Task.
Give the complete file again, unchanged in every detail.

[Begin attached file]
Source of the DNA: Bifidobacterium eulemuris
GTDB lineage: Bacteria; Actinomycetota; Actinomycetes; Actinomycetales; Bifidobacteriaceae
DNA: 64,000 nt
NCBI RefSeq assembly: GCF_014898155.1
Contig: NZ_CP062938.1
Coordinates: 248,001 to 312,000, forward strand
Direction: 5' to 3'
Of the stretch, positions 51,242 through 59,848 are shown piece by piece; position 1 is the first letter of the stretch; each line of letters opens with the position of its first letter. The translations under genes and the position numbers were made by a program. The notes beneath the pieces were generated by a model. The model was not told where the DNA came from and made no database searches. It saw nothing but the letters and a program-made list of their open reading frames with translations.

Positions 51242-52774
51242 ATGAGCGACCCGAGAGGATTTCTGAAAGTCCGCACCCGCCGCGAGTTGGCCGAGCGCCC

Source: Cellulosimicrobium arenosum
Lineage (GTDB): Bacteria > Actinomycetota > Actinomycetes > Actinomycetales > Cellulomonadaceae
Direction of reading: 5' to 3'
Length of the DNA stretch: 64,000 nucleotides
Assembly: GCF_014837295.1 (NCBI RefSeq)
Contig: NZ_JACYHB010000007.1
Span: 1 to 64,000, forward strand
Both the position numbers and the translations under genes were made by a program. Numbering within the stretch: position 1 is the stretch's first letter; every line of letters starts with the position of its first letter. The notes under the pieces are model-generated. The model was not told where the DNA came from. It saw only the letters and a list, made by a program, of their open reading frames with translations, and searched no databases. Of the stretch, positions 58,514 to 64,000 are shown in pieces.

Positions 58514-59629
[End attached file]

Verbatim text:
Source of the DNA: Bifidobacterium eulemuris
GTDB lineage: Bacteria; Actinomycetota; Actinomycetes; Actinomycetales; Bifidobacteriaceae
DNA: 64,000 nt
NCBI RefSeq assembly: GCF_014898155.1
Contig: NZ_CP062938.1
Coordinates: 248,001 to 312,000, forward strand
Direction: 5' to 3'
Of the stretch, positions 51,242 through 59,848 are shown piece by piece; position 1 is the first letter of the stretch; each line of letters opens with the position of its first letter. The translations under genes and the position numbers were made by a program. The notes beneath the pieces were generated by a model. The model was not told where the DNA came from and made no database searches. It saw nothing but the letters and a program-made list of their open reading frames with translations.

Positions 51242-52774
51242 ATGAGCGACCCGAGAGGATTTCTGAAAGTCCGCACCCGCCGCGAGTTGGCCGAGCGCCC

Source: Cellulosimicrobium arenosum
Lineage (GTDB): Bacteria > Actinomycetota > Actinomycetes > Actinomycetales > Cellulomonadaceae
Direction of reading: 5' to 3'
Length of the DNA stretch: 64,000 nucleotides
Assembly: GCF_014837295.1 (NCBI RefSeq)
Contig: NZ_JACYHB010000007.1
Span: 1 to 64,000, forward strand
Both the position numbers and the translations under genes were made by a program. Numbering within the stretch: position 1 is the stretch's first letter; every line of letters starts with the position of its first letter. The notes under the pieces are model-generated. The model was not told where the DNA came from. It saw only the letters and a list, made by a program, of their open reading frames with translations, and searched no databases. Of the stretch, positions 58,514 to 64,000 are shown in pieces.

Positions 58514-59629